“Any of these premises might not have made for a smart film, but they would have at least made for a more consistent one if explored for an entire feature runtime; instead Fallen Kingdom feels like a highlight reel of films that might have been, trading on minutiae of Jurassic Park iconography that has been milked so severely at this point that there’s no nostalgia left in the udder.”
Here is the bottom line about Hollywood today. It has a rotten business model and is ripe for disruption.
“All I really took from Jurassic World: Fallen Kingdom is proof – again – that all the money, on-screen talent and CGI wizardry in Hollywood doesn’t add up to a hill of beans without a decent story to tell and a reason to exist.”
— Graeme Tuckett at Stuff.
The horror of high heels!
Jurassic World violated feminist canon by having the leading lady wear heels in action scenes. Modern heroines always dress appropriately for the upcoming scene, swapping skirts and heels for pants and sneakers/boots before unexpected action (that’s the rule in modern films and TV shows). In a story of dinosaurs recreated for a theme part, a women wearing heels shatters these women’s enjoyment of the film, and sparks their always hot sense of outrage. The leading actress in Jurassic World, Bruce Dallas Howard, had to explain the obvious to her mad critics (women do wear heels; they don’t dress to be chased by dinos).
Yet Hollywood’s evil-doers did it again. See a photo of Howard at the right from the offensive 30 second scene in Fallen Kingdom. Feminists swung into action again to save women from heels, willing or unwilling. Taking options away from women is their core business.
First, they answer questions no sane person would ask – “Why the heels are back in Jurassic World: Fallen Kingdom.” “Why Bryce Dallas Howard is still in heels for Jurassic World: Fallen Kingdom.”
Then they subject this issue to deeper analysis – “Jurassic World: Fallen Kingdom Is Still Using Bryce Dallas Howard’s Heels to Hide Lazy Filmmaking.” “Bryce Dallas Howard actually insisted on wearing heels for Jurassic World: Fallen Kingdom – but don’t worry, her ankles are okay” (good to know she’s a multi-millionaire with OK ankles).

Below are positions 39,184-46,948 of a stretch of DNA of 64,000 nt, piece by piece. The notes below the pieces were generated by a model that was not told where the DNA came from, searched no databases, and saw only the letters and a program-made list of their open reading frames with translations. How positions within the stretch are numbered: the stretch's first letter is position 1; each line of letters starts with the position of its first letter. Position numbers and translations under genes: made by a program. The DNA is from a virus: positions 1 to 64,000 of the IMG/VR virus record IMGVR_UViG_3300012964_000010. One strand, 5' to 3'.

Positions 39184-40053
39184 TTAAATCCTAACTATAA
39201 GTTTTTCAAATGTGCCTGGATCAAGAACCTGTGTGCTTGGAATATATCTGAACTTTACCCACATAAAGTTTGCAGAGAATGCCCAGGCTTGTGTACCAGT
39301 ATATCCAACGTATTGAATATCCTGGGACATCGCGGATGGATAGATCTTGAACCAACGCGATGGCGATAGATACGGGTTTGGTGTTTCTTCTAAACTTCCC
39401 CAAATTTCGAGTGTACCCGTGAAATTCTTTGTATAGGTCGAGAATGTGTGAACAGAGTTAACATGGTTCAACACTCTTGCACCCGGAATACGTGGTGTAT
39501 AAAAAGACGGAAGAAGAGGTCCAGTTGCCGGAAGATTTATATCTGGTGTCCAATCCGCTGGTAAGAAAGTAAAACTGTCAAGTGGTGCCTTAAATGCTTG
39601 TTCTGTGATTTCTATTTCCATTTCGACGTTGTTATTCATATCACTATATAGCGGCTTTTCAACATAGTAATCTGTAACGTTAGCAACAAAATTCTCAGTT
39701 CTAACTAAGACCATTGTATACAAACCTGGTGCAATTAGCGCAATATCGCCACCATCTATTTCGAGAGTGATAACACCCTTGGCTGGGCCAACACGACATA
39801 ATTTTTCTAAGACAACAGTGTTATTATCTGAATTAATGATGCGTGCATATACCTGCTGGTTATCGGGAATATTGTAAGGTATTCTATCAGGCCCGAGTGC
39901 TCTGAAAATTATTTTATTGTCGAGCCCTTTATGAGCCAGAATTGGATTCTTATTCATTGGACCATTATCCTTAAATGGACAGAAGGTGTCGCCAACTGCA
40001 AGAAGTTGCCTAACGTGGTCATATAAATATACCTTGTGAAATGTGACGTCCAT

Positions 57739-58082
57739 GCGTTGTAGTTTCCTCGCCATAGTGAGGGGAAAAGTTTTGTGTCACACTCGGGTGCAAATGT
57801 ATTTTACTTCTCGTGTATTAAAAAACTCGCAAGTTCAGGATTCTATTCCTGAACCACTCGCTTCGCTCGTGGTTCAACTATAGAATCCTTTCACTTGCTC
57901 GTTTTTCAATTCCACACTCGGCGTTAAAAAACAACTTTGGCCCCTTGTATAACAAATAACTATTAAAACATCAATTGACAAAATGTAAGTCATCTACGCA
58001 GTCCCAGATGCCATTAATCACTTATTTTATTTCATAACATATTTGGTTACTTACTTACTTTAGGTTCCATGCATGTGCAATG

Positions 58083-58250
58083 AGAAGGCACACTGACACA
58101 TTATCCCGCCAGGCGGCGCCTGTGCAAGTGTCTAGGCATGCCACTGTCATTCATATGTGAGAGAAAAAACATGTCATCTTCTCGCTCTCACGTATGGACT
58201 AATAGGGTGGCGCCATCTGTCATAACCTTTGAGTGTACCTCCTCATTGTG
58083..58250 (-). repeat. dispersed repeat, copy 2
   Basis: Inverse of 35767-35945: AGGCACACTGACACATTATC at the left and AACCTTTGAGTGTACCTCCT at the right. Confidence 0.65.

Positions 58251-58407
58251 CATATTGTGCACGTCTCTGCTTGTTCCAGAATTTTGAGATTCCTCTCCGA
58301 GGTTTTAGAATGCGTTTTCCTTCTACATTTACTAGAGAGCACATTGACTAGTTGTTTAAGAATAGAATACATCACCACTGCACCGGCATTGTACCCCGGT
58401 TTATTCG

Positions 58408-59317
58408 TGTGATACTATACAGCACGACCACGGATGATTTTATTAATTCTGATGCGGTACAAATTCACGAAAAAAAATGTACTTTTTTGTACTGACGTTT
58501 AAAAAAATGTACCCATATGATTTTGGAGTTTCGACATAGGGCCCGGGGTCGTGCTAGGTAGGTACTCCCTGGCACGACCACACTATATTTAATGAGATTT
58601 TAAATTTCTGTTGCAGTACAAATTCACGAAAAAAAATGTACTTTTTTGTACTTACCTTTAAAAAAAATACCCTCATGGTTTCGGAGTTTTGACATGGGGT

For those who want to learn more about the role of high heels in Fallen Kingdom, and their significance, Google will bring you hundreds of additional articles.
For those outlaws among our readers, here is this ideologically meaningful scene from Fallen Kingdom.
————- Spoiler ahead ————- Spoiler ahead ————- Spoiler ahead ————-
The big meaning of Fallen Kingdom
At the end, the bad guys are eaten and the dinosaurs released into America. We lack the will to recapture them, so they spread destruction across the world. Just as the X-Men films were a parable about gay rights, Fallen World is a parable about open borders (these are metaphors: gays are not mutants, poor migrants from third world nations are not dinosaurs).
This is worth some thought. It seems increasingly likely that in 2020 the Democrats will run a presidential candidate advocating open borders. The new president of Mexico has promised to send hordes of illegal migrants into America. This combination would mark an irreversible moment in American history. We will be committed to the latest of the Left’s experiments. If so, we can only hope that this one ends better than their previous one, communism.
For More Information
Ideas! For shopping ideas, see my recommended books and films at Amazon.
- “Avengers: Infinity War” is boring. Watch some anime instead.
- See “Solo”, a Star Wars film that says much about America.
- Incredibles 2, a Father’s Day gift from Disney.
- Ocean’s 8: the most dangerous film of the year.